• Γιώργος
    2017-06-28
    uscimmo a riveder le stelle (εβγήκαμε να ξαναδούμε τ' άστρα)Έτσι τελειώνει η Κόλαση, με τον Δάντη και τον οδηγό και δάσκαλό του Βιργίλιο να τελειώνουν το ταξίδι τους βγαίνοντας από τον αναποδογυρισμένο κώνο της Κολάσεως στο νότιο ημισφαίριο της Γης. Μου είναι ...
  • Joseph
    2016-08-20
    The Inferno or Dante Alighieri need little introduction. Most people are familiar with the Divine Comedy regardless of their religion or lack of one. The Divine Comedy is one man's journey with his guide, through Hell and Purgatory, Virgil. Beatrice is his guide in heaven. The Inferno is the journey through the nine layers of hell and, to many, the most interesting of the three journies. Purgatory is a boring place by design and Heaven is well, h...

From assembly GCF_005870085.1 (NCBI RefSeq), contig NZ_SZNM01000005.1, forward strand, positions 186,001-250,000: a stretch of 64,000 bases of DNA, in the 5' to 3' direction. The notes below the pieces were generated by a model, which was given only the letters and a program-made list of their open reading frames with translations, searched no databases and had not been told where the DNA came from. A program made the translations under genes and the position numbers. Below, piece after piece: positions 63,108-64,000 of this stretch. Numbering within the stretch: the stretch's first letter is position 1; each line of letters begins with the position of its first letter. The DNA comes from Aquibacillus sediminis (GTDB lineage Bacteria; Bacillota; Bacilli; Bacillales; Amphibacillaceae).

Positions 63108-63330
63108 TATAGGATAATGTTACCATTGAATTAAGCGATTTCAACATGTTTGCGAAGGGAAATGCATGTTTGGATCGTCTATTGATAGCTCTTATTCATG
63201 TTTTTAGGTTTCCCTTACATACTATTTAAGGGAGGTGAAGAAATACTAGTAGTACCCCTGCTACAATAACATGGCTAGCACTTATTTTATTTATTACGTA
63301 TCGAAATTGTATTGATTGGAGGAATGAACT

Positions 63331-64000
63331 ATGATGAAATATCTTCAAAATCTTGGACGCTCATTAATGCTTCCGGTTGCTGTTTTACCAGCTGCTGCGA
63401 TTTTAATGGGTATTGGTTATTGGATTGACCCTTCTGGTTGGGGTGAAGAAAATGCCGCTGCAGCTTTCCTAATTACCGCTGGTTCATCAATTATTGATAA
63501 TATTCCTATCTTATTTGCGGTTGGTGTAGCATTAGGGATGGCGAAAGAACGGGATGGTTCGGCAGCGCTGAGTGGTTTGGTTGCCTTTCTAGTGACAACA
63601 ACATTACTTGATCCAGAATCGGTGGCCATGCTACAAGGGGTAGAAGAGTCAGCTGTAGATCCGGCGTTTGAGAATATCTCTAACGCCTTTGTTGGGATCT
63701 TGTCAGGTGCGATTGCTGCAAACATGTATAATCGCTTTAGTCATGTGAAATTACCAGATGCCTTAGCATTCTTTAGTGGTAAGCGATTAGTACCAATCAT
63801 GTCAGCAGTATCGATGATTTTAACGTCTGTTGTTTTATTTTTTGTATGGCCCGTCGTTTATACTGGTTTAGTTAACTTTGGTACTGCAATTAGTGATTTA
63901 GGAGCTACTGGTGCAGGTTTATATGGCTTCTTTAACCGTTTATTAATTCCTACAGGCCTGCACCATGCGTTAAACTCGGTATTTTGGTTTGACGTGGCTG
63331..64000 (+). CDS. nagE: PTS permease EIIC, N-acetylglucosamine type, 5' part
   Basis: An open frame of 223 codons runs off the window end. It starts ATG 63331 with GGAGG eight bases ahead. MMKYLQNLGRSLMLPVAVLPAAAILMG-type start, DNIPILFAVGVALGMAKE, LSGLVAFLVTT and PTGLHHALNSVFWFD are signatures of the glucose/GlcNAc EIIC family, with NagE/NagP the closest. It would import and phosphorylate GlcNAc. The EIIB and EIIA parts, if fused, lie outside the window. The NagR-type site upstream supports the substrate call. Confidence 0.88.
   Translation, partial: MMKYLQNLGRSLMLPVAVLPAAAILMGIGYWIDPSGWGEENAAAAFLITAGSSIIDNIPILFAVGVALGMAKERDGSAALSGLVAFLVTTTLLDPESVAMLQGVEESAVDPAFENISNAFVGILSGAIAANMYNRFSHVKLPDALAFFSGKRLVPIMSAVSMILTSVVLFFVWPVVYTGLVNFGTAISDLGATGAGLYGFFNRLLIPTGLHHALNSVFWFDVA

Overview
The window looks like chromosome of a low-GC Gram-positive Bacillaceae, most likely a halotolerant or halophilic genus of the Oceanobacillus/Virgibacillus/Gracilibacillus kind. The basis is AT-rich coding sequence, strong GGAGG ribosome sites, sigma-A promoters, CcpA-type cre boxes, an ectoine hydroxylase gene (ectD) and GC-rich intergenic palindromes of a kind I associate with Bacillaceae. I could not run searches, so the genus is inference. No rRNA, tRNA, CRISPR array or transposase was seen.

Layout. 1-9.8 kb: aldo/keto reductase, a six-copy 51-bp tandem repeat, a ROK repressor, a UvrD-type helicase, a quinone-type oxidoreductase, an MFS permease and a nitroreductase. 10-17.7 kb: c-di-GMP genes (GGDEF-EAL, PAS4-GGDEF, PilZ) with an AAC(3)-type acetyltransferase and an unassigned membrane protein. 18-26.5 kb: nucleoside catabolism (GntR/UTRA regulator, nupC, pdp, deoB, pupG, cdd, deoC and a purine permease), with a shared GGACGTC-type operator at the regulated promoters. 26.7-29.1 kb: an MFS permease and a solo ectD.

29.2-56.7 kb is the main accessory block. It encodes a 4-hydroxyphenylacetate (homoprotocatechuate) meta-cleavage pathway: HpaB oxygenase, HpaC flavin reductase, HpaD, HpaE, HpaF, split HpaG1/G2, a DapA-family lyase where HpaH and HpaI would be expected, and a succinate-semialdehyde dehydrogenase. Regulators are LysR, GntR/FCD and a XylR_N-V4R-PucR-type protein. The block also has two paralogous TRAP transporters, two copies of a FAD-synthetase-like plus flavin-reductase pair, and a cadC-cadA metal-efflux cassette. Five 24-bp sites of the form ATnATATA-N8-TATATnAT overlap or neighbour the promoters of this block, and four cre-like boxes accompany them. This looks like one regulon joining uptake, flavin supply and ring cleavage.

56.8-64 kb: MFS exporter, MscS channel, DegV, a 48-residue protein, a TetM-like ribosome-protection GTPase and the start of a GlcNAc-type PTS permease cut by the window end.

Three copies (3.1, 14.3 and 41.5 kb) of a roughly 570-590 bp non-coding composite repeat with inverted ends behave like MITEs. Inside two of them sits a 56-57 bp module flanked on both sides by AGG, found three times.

• Debbie
    2009-01-26
    I'm not sure where the copy of the book came from. The copyright is one year before I was born, but I don't remember picking it up in a used book store. But I guess that's neither here nor there.I wish I could honestly check off 5 stars and say that my eyes were opened. That I really felt transformed by having read this classic of literature and that I will make it point to re-read it every year on the anniversary of my having discovered the erro...
  • Mary Ronan Drew
    2012-11-07
    4 Reasons to Read Dante's Inferno1. To finally figure out the difference between the Guelphs and the Ghibellines. Dante was a Guelph.2. To discover why Constantine made his famous donation.3. To learn some new and ingenious ways to torture your enemies. Dante is very imaginative in this regard.4. To find out what happened to Potiphar's wife, Mohammed, Ulysses, Atilla the Hun, Cleopatra, and Helen of Troy. We meet them all in The Inferno.I recomme...